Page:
The Liberal leader now says money for religion-based educational institutions should be made available, just not right away. First, he says, we need to fix a public school system that's in total disarray.
As usual, the Liberals want to have it both ways.
What a mess. Still, Gerard Kennedy, the Grits' education critic, doesn't see a contradiction in the Liberal position.
He contends that funding for religious schools doesn't necessarily mean less money for the public system. Both can be accommodated, he says. How?
"We don't have the answer to that at this time," says Kennedy.
If he will admit to any failing, it's that the Liberals haven't been able to articulate their position clearly enough. Go figure.
"People are talking about religious schools, which is exactly what the government wants," he says. "But the real beneficiaries are the private-sector schools. We're paying the price, in terms of communication."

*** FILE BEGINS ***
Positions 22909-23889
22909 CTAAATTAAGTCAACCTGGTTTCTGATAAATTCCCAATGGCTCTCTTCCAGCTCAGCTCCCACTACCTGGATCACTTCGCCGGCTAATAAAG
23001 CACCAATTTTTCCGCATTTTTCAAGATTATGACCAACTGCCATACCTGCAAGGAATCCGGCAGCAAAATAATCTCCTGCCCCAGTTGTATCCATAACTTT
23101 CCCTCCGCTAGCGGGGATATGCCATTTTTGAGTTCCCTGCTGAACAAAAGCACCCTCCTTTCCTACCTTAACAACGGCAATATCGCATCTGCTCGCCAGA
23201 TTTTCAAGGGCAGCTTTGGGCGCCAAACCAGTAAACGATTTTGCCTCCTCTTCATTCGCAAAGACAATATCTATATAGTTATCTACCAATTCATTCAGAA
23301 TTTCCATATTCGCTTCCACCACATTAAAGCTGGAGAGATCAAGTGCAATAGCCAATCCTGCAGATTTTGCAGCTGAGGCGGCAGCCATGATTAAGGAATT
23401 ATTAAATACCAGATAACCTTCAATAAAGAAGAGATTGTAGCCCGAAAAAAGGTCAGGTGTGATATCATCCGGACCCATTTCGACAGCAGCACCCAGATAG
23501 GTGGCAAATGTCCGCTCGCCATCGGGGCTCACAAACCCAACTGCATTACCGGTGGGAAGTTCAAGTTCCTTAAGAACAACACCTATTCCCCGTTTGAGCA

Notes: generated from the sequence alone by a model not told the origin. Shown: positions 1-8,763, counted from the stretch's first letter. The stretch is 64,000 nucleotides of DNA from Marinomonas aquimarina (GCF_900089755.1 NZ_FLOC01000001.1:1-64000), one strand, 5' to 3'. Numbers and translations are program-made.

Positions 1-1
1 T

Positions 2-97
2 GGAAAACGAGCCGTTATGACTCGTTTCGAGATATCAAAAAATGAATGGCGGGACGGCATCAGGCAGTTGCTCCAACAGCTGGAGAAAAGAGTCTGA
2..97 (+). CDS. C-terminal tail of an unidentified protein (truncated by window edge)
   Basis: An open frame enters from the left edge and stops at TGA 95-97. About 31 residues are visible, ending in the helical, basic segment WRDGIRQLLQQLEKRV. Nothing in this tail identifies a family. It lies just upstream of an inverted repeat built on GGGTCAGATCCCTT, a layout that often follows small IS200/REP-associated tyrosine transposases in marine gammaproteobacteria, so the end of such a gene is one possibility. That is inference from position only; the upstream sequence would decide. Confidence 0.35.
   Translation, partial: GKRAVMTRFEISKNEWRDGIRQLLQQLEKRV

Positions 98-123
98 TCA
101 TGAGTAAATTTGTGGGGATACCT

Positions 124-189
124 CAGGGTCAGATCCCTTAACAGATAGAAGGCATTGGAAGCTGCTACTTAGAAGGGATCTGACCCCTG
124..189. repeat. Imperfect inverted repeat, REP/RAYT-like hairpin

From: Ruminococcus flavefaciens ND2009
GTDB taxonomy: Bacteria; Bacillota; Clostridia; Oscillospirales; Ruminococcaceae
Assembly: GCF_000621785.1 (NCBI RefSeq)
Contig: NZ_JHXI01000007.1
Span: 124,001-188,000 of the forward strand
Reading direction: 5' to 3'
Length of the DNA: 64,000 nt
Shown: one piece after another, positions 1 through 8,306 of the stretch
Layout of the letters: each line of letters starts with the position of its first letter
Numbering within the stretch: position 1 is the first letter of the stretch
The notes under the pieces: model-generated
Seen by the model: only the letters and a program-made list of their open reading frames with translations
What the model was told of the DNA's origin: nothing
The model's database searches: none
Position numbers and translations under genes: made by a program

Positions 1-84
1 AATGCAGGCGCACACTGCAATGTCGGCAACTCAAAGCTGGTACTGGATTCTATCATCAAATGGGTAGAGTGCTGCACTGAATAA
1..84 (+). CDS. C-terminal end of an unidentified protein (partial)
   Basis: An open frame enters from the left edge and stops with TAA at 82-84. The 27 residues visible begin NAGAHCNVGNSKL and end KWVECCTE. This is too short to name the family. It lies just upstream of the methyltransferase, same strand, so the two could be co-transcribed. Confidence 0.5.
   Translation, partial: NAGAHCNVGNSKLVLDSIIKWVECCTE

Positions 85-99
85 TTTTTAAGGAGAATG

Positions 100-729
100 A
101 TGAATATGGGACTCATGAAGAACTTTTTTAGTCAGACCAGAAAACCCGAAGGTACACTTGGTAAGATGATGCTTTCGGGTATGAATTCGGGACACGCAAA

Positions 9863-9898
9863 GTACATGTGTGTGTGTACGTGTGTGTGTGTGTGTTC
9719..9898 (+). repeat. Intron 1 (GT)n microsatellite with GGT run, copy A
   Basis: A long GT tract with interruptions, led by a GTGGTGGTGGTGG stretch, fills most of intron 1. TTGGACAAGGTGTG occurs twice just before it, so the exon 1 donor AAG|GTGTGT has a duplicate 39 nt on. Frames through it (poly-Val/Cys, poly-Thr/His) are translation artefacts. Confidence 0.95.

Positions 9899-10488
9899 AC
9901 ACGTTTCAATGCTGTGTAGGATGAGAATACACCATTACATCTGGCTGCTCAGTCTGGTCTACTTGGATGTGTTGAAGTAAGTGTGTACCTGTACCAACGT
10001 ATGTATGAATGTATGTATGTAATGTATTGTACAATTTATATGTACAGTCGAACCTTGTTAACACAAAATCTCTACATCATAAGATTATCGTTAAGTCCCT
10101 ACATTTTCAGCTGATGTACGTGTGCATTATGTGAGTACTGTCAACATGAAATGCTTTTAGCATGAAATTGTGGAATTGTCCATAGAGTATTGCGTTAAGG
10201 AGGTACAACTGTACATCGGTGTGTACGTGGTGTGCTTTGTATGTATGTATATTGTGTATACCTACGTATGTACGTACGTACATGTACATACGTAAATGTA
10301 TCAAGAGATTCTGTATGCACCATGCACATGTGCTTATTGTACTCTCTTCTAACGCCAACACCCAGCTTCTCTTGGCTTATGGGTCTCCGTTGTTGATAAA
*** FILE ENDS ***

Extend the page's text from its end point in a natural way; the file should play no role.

On CBC Radio Tuesday morning (May 22), McGuinty said, just in case there's any confusion, that a Liberal government would repeal the Tory measure.
But there's still the small matter of that caucus revolt. MPP Monte Kwinter is a long-time proponent of funding for religious schools, notwithstanding the fact that the feds already offer a tax credit to parents who send their kids to parochial schools.
"I've always supported full funding for faith-based schools," Kwinter tells NOW. "There should be some recognition in the (provincial) tax regime. I'm personally delighted that that's happened. I don't think anyone accepts the argument that Catholic schools should be funded and the others not."
Grit MPP Michael Bryant is another who has publicly expressed support for funding for religious schools.